|Lucid (standard:Suspense, 1181 words)|
|Author: Anonymous||Added: Dec 31 2012||Views/Reads: 2751/1456||Story vote: 0.00 (0 votes)|
|I slammed my jaw against the wood so hard that I thought I heard it crack. I gasped for air and tried to stand again, knowing the bathroom wasn't very far. I needed to see for myself that it was just a dream.|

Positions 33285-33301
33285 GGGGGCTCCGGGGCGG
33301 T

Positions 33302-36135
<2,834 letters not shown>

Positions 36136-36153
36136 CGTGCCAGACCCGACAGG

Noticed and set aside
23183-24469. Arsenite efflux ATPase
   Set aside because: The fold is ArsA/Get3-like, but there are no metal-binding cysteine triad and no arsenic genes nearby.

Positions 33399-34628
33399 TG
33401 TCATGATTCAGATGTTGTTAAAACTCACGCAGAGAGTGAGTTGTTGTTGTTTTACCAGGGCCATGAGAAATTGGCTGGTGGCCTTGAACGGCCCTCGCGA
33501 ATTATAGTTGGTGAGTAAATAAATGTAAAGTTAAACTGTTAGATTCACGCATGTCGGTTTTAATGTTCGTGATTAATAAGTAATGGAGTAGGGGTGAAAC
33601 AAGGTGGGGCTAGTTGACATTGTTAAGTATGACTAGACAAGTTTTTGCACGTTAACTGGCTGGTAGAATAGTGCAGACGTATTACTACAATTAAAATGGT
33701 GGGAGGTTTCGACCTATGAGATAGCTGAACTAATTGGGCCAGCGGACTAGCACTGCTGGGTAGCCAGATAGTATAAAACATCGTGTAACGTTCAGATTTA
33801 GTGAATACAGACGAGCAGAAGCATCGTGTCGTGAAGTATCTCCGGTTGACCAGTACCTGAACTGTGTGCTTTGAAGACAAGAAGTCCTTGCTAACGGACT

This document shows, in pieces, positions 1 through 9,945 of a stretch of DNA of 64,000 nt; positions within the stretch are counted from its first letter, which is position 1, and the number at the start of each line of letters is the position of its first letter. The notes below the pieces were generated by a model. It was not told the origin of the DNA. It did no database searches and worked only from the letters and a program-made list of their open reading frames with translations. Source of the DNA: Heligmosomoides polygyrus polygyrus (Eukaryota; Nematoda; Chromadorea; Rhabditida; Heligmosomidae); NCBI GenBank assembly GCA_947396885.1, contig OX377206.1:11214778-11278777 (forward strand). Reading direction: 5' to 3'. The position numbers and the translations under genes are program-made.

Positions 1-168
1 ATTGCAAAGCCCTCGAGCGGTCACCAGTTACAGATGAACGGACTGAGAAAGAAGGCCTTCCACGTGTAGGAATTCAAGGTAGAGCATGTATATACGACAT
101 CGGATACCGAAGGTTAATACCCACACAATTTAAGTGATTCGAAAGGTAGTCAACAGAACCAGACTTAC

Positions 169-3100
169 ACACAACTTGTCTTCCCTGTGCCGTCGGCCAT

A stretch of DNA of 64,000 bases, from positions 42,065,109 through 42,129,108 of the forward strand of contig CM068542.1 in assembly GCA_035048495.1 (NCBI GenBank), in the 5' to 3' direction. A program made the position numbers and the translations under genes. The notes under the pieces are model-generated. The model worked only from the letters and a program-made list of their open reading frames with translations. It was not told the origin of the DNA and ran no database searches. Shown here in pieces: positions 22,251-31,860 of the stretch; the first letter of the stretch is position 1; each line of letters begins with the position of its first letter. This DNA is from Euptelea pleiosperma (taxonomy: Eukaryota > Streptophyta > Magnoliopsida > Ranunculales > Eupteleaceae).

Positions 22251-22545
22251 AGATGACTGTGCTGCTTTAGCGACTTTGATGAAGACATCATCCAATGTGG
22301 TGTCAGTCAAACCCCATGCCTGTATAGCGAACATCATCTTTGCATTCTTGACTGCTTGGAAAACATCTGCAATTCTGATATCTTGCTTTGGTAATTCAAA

I stood with my back to the wall and looked around at all of the people in those chairs. I remembered when we used to be called here to sit and listen to whatever announcement was being made. I never really paid attention anyway. Well, not until now. In the far left corner of the auditorium, a man stood up. I watched him point at something but he didn't say a word. I followed his hand and my eyes widened. I felt my stomach twist unpleasantly as I looked up at the stage. Tied to the rafters was a woman: brunette, half-clothed, and dead. Blood dripped down from the present bullet wound in the middle of her forehead, her mouth open in a scream I'm sure she was never able to utter. But the thing that bothered me, I mean besides that no one else seemed to register the corpse and the man who had shown me was gone, were her eyes. The sockets were empty. My knees buckled underneath me and I fell, using my hands to brace myself so I didn't hit the cold ground. I gasped for air, my mind filled with the image of the woman, and I shut my eyes tightly. I heard the door open to my left and someone asked me a question. "Are you ready to see the doctor? He's waiting for you." I turned my head, my jade eyes on the woman who had spoken. She was dressed in a nurses uniform and holding a clipboard. I dared a glance back at the others in the room and felt the bile rise in my throat at what I saw. Some were lying in the middle of the aisle, some were draped off the backs of the chairs, and some were spread across the stage. But they all had one thing in common; each looked like the hanging ornament with hole above. "Emmy?" the nurse muttered. She crouched down and touched my shoulder. When I didn't reply, she hoisted me up and led me out into the lobby. Only it wasn't the lobby I had known when I was younger. It wasn't a lobby at all. It was a long, white hallway. "You told me you were ready," the woman replied before I could say anything. "It will be all right. I promise." Not far down the hall there was a room, which she led me into without discussion. She instructed me to sit on the bed. As I laid my head back against the pillow, I watched her face turn grim. "I'm sorry," she whispered, "but this is for your own good." "What do you mean?" I asked, my voice barely steady. My heart slammed against my chest at the sight of the needle she held. "Please," she murmured soothingly. She lowered her hand. "It's the only way." Her free hand touched my face, then, cold fingers caressing, reassuring. When she turned away, I felt relief wash over me. But the feeling was short-lived as she went to the door and opened it, revealing another person beyond it. It was a man, the doctor I presumed. He came toward me and put a hand on my arm. He smiled down at me; his blue eyes cool as he spoke. "Do you feel better since they're dead?" "Who?" I blinked, watching him carefully. Panic slipped into my body and I felt a way of nausea hit me. He chuckled and sat in the chair beside the bed. "Those people. All of them." Click here to read the rest of this story (76 more lines)
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